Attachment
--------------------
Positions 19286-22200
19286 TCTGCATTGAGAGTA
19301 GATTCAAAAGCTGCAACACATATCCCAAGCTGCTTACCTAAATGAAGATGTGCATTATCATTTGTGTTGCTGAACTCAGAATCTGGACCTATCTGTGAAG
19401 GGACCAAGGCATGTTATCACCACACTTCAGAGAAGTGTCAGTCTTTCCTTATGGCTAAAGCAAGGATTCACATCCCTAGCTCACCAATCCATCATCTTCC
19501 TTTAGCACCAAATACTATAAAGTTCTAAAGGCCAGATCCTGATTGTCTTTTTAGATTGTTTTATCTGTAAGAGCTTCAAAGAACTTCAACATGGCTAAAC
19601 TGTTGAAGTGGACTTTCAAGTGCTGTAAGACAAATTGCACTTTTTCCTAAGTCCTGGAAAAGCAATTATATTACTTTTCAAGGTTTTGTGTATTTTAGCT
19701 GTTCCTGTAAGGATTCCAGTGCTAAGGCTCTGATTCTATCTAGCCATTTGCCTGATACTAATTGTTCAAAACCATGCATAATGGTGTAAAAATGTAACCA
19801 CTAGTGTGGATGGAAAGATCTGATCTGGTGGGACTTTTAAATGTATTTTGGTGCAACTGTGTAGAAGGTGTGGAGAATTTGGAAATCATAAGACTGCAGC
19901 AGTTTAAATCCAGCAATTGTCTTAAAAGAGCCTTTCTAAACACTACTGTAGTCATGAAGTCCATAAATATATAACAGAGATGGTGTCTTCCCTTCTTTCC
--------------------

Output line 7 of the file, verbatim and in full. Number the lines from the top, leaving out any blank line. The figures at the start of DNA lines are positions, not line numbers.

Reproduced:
19701 GTTCCTGTAAGGATTCCAGTGCTAAGGCTCTGATTCTATCTAGCCATTTGCCTGATACTAATTGTTCAAAACCATGCATAATGGTGTAAAAATGTAACCA